Darkness Becomes Them

Both playwright Adam Rapp and downtown theater company The Amoralists are known for their in-your-face works. Consider the brute force of Rapp’s Pulitzer finalist, Red Light Winter, or the bravura work done in the extremist acting group’s magnum opus, The Pied Pipers of the Lower East Side. These are creative forces who have never stopped in the comfortable middle ground. Fortunately, they take us somewhere far beyond in Ghosts in the Cottonwoods. This is Rapp’s first full-length play. Though written a decade and a half ago, it is only now getting its New York stage birth, with Rapp also onboard as director and the Amoralists joining him for the first time as the show’s collective surrogate mother.

Ghosts is a dark, measured play that predicts some of Rapp’s best works, including Winter and this summer’s The Metal Children and skirts some of the tricks that troubled other later works like Bingo With the Indians and Essential Self Defense. Thanks to set designer Alfred Schatz’s excellent tableau, we immediately establish the setting as a sort of Appalachian Gothic (the same image evoked this fall in Soho Rep’s Orange, Hat and Grace). Bean Scully (Sarah Lemp) shares a tough but close bond with her son Pointer (Nick Lawson) in their shack as they await the return of elder son Jeff (James Kautz), who has escaped from prison.

But other visitors will arrive first. William Apps is Newton Yardly, a badly injured bounty hunter who stumbles upon the Scully’s door. Remember that creepy hitchhiker who terrorized the characters early on in The Texas Chainsaw Massacre? Apps projects the same kind of secret horror onstage, adding the first dose of suspense to this white-knuckle affair. It’s hard to tell, at first, whether he is more of a threat to himself or to Bean and Pointer.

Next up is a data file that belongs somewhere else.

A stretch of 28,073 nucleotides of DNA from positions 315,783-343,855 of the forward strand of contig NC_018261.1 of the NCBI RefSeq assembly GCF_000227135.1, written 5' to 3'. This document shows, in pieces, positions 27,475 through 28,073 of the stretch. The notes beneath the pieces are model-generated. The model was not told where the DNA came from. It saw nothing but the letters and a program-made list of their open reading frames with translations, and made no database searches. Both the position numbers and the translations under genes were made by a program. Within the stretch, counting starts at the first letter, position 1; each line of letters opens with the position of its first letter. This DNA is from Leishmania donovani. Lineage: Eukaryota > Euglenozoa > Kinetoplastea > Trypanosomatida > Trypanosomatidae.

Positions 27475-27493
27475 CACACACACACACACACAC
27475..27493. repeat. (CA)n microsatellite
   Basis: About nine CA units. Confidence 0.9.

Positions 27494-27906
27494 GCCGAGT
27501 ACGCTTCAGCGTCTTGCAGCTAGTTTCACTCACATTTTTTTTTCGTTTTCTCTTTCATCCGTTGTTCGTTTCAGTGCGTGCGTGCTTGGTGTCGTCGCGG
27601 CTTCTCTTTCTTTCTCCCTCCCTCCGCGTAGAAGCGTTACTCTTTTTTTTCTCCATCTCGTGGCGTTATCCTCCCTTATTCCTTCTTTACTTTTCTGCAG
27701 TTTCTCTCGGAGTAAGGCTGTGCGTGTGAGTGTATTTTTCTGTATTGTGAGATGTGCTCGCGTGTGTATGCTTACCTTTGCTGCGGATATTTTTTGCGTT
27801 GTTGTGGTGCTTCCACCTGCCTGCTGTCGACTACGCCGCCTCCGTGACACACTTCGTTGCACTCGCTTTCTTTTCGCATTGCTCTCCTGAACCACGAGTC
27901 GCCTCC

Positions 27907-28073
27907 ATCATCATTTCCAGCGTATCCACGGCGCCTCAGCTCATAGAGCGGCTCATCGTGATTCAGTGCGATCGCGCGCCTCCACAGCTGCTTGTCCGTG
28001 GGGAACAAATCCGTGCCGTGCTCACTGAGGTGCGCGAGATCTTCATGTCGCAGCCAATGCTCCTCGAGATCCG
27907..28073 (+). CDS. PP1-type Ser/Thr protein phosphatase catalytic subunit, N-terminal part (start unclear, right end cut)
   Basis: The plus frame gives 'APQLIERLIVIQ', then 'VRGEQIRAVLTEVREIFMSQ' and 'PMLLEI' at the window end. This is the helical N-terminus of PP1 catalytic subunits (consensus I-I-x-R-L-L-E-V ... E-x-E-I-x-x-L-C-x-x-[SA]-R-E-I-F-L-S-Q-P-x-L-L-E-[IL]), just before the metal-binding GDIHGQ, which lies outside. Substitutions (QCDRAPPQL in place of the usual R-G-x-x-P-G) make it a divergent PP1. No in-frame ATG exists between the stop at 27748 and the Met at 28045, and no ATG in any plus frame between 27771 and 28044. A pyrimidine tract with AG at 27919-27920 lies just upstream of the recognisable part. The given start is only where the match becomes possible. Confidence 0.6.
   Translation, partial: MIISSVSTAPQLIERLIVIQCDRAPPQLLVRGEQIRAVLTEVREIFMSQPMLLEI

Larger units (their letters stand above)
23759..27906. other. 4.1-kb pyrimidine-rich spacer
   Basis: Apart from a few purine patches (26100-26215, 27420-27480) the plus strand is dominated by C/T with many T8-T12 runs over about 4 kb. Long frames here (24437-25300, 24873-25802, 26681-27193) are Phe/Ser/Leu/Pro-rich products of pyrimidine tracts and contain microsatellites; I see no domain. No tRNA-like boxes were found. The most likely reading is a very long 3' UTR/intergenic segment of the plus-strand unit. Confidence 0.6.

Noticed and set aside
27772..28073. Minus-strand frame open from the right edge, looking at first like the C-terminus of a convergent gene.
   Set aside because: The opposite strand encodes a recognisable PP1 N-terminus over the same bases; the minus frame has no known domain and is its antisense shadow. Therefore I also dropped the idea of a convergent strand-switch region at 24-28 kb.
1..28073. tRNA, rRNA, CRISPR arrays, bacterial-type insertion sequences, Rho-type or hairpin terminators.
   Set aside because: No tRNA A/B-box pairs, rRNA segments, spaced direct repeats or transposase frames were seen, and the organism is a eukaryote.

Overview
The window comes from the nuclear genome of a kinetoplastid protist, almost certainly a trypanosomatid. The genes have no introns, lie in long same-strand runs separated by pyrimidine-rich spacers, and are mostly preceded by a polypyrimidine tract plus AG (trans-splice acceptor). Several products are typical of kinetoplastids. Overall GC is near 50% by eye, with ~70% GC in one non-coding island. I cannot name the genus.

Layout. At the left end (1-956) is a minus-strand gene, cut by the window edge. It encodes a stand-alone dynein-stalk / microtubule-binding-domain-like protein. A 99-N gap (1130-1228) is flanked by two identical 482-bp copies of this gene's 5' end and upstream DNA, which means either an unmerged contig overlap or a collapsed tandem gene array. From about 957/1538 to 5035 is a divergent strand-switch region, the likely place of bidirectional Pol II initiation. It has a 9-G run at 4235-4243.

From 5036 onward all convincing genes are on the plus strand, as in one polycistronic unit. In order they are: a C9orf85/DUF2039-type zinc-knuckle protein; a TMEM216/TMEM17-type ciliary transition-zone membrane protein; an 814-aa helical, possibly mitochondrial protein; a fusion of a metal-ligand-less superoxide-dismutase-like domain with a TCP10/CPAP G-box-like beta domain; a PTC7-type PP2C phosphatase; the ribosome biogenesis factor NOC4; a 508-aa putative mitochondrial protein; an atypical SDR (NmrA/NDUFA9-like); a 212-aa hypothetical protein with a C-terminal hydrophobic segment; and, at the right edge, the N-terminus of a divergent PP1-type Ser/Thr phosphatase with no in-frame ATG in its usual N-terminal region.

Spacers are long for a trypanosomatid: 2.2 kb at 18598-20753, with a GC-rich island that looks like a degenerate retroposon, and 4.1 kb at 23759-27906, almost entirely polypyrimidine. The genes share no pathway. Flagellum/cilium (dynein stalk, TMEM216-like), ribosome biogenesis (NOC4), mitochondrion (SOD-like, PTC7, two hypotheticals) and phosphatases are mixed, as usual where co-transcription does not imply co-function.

By the time we find out, though, Shirley Judyhouse (Mandy Nicole Moore) has also turned up on this rainy night, with a potentially destructive announcement: she’s carrying Pointer’s baby. The sense of dread, and overall intensity of Rapp’s show, only deepen further when Jeff and a friend of his (Matthew Pilieci) finally arrive.

Rapp has created a world of anomie here – rules, justice,and civility have no need to apply, and his cast treats this material with a seriousness requiring major commitment on their end. They work so well together that it seems wrong to single any of them out, but the work is so strong, I’ll do it anyway. Leading the pack is Lemp as the broken Bean, a woman who has retreated into her own world for reasons both explained and merely suggested. It’s a harrowing portrayal that I imagine left more than just this reviewer breathless by show’s end.

Lawson is uncanny as the son Bean has dragged down into the sinkhole with her, and the nimble way the two of them move and deliver Rapp’s brilliant backwoods idioglossia is impressively eerie. Apps, Kautz and Pilieci all go full throttle in their embodiments of menace, while Moore’s subtle choices add up to haunting effect.

The execution of Ghosts is so perfect that one almost overlooks one puzzling problem with the show. Despite Rapp’s taut direction, it is unclear what the ultimate takeaway of the play is supposed to be. Ordinarily, that would count as a pretty damning charge, but Ghosts is such a solid oak that there is no point in cutting it open to count the rings. The curtain descends long before audience members can catch their breath enough to question what they have just witnessed. That’s more than enough to make this scary sojourn worth the trip.

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